After years of strutting the catwalk and posing for Maybelline ads, Josie Maran is taking fresh faces to a whole new level.
This story first appeared in the July 13, 2007 issue of WWD. Subscribe Today.
This fall, the seasoned beauty veteran is getting her feet wet in the organic beauty business with the launch of her eponymous cosmetics brand. The natural, toxin-free line, Josie Maran Cosmetics, aims to brighten complexions with wearable color without losing sight of the environment.
Even before shooting to stardom as a model and actress, Maran always had lived by a “green” philosophy. The child of bohemian artists, Maran grew up in San Francisco and learned at an early age how to be environmentally conscious. “Being green was part of my upbringing,” she said.
While pregnant with her daughter, Rumi, two years ago, Maran developed a strong interest in natural cosmetics, and the desire to create her own product line began to surface. Upon investigating the market, she said she noticed a serious lack of effective formulas that balanced function with a natural focus. “Many natural lines don’t give you that color payoff,” she said.
Having spent hundreds of hours in the makeup chair during her 10-year stint with Maybelline, Maran said she was already familiar with just about every cosmetic product out there. By combining this knowledge with her green focus, Maran said she has developed exactly what she was looking for in a makeup line: chic and luxurious products made from pure, natural formulas.
The Josie Maran Cosmetics line includes more than 70 stockkeeping units, ranging in price from $16 to $42. All are made from organic, gentle ingredients free of parabens, toxins and petrochemicals. The comprehensive line also includes basics such as a concealer stick, pressed powder, cream and pressed blushes and bronzers, three eyeliners and an eye shadow in 23 shade options. As for the colors: “I wanted them to be wearable,” said Maran. “They’re fresh, warm and dewy.”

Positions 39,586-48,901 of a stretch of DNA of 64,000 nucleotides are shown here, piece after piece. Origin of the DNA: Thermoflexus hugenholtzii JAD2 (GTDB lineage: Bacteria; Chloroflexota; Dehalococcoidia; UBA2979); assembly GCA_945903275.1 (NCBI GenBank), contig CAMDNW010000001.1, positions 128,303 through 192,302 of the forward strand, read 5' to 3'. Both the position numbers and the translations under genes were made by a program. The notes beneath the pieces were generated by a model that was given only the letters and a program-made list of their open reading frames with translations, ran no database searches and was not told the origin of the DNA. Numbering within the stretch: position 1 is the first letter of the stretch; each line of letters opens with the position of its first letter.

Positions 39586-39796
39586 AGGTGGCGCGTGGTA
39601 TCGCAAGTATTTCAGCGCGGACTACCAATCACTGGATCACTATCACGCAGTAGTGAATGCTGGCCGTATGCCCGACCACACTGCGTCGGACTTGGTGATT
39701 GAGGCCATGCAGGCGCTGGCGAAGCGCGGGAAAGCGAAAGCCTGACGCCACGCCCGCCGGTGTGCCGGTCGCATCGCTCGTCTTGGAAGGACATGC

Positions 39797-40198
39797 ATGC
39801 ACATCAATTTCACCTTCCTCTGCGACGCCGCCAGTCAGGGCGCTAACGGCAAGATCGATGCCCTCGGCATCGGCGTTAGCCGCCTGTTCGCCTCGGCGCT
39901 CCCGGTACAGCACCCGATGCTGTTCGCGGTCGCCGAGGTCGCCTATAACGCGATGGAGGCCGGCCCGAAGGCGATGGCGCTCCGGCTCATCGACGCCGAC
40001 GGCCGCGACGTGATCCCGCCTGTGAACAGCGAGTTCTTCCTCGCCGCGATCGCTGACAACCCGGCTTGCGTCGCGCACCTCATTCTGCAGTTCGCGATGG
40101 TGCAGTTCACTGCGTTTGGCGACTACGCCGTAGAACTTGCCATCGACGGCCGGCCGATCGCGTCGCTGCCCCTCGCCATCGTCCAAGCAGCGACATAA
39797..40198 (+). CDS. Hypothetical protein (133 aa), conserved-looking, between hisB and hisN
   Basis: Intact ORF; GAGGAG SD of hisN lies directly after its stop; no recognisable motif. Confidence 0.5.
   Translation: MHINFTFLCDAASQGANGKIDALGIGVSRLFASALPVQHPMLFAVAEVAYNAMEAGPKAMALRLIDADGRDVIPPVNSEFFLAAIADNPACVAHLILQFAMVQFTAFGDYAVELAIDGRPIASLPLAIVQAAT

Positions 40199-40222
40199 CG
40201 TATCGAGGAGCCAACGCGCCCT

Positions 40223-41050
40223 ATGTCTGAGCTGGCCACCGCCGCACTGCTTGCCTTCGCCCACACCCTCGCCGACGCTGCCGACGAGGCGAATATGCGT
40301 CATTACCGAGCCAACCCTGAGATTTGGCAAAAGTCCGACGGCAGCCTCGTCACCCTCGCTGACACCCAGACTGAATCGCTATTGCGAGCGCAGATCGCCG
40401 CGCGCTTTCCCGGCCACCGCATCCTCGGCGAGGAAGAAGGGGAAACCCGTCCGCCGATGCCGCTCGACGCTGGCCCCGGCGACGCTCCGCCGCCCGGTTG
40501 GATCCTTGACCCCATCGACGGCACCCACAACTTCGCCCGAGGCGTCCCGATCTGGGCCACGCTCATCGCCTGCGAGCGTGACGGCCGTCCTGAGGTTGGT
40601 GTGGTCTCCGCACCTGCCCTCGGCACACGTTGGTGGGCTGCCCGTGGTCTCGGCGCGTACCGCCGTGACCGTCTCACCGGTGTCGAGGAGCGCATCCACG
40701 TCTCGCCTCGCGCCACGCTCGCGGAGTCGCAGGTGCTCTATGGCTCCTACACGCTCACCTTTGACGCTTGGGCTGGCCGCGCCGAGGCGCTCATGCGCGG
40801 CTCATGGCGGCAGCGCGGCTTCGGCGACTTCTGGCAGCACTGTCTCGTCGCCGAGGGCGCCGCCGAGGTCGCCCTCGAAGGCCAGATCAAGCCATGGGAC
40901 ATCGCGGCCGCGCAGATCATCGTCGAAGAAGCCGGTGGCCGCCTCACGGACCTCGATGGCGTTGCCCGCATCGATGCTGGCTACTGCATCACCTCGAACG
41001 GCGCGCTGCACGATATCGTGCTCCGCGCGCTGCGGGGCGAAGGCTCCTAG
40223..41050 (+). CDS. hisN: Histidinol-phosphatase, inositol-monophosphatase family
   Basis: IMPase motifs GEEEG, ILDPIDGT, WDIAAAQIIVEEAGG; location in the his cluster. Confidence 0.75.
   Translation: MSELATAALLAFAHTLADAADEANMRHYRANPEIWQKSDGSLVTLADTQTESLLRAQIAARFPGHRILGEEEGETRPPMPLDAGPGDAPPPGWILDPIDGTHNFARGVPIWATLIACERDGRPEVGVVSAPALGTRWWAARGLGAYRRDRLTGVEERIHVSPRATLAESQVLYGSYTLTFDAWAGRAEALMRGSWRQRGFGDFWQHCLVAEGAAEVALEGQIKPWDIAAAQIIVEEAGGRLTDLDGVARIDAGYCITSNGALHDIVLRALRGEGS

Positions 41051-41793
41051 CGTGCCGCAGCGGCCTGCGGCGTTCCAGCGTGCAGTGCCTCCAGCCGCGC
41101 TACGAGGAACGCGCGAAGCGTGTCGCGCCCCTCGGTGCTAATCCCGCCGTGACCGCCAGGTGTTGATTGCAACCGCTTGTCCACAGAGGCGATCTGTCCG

Other highlights of the line include the Finger Paints allover color palette, a 70 percent organic lipstick and a 60 percent organic plumping lip gloss. Maran’s personal favorite from the line is the Argan nut oil, which she uses as her daily moisturizer. This multipurpose product from Morocco, 100 percent organic, can be used for anything from soothing dry skin to giving hair shine, she said.
Before venturing into this project, Maran was quite familiar with the biggest challenge of doing organic makeup, that is, making sure that it still functions. Despite difficulties, Maran stayed true to the natural quality that defines her line. “I wanted to use the most natural and organic ingredients where possible, without compromising the makeup,” she said. The eye-opening mascara proved to be the most stubborn product to create. After much tweaking, Maran is quite satisfied with the formula, proclaiming: “It’s the only nontoxic mascara that actually works!”
To ensure that they used only the purest formulas, Maran and her team screened each product through the Environmental Working Group’s Web site, ewg.org. As a result, the final ingredients list reads almost like a baking recipe. Products contain various combinations of corn starch, cocoa butter, pomegranate oil, jojoba, avocado oil, olive oil, coconut and soybean, to name a few.
Sticking true to her roots, Maran’s green theme doesn’t stop with just the product — the packaging is also environmentally friendly. The sleek, metallic rose cases are made of a corn-based biodegradable plastic. Other products come in either recycled aluminum or glass. The outer boxes are made of 30 percent postconsumer recycled paper printed with soy inks.
While national advertising is not planned, Maran wants to promote the line with editorial coverage. In September, she will appear on a yet-to-be-named television show to feature her products.
Josie Maran Cosmetics will hit stores in September at Barneys New York in New York and San Francisco. Products also will be available online at josiemarancosmetics.com. While Maran declined to discuss sales figures, industry sources estimate that the line will do $500,000 in its first year on counter.